How India, UAE, Israel are trying to build secure cyberspace

UAE cyber security head had recently visited India and Israel

56-The-UAE-based-EliteCISOs-signed-a-memorandum Inking safety: The UAE-based EliteCISOs signed a memorandum of understanding with Israel-based Cyber Together as part of a strategic cyber security partnership.

DR MOHAMED AL KUWAITI has been a busy man, of late. Kuwaiti, head of cyber security for the government of the United Arab Emirates, has been on his toes, what with the UAE being hard at work at cementing the India-UAE-Israel partnership for shaping a new Middle East. The partnership is based on regional security integration to beat common threats. The three countries are also building alliances to strengthen economies by creating food corridors and inking agreements on energy, transportation, trade and health care.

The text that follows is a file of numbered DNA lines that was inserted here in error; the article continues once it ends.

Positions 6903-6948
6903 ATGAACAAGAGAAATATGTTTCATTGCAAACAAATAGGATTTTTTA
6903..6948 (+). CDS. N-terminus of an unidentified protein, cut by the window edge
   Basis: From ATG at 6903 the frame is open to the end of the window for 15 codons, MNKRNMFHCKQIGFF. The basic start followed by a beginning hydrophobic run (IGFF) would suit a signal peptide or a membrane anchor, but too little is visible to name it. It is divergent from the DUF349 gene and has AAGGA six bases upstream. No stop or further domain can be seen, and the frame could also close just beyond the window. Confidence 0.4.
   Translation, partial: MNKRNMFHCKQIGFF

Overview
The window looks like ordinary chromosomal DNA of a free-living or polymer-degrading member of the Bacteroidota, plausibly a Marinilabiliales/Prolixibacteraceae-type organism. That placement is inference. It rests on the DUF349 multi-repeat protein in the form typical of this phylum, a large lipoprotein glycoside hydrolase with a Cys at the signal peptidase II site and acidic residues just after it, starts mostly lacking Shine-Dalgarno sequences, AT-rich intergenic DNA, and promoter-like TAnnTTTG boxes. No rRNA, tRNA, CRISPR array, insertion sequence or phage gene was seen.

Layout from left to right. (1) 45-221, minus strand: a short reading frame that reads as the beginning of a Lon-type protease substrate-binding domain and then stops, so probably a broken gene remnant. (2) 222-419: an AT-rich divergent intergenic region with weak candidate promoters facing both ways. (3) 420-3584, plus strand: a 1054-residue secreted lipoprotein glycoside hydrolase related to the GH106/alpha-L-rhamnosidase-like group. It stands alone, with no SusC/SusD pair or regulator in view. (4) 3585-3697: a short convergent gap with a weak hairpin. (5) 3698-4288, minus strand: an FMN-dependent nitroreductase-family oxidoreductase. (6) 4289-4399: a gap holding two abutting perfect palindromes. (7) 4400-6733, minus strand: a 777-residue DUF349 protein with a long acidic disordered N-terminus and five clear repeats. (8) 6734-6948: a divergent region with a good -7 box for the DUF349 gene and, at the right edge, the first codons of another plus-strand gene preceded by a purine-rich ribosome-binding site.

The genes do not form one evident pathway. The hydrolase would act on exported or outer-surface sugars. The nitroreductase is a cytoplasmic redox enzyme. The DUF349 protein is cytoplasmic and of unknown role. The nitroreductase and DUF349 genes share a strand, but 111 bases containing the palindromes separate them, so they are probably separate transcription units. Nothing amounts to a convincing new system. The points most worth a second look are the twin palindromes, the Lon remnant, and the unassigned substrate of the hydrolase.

Cyber security is a shared responsibility that can never be addressed by one person, organisation or country alone. ―Dr Mohamed Al Kuwaiti, head of cyber security, UAE

For all future projects and partnerships, securing the digital space is key, and the cyber security heads of the three countries are joining forces. Take, for instance, Israel, which has cutting-edge technologies at its disposal. “Artificial intelligence is helping us create an Iron Dome in the Israeli cyber security space,” said Ronen Bar, director of Israel Security Agency, which is also known as the Shin Bet. Creating a cyber dome that goes beyond Israel’s cyberspace to help its partners is not a distant thought. And, it is wooing the UAE big time.

In the last fortnight, Kuwaiti travelled to two ends of a geostrategically significant arc―India and Israel. He carried a basketful of innovative ideas and technology for cooperation in cyber security to the two countries. His visit is symbolic in light of the I2U2 (India, Israel, the UAE and the US) grouping, reaffirming support to the Abraham Accords for Israeli-Emirati normalisation that transcends political or regional challenges.

New Delhi is an active partner in this strategic convergence. Predictably so, Kuwaiti’s first stop was India. He held hectic closed-door meetings with top cyber security officials of India’s National Security Council Secretariat with the aim to maximise innovation, entrepreneurial dynamism and technology in all four countries.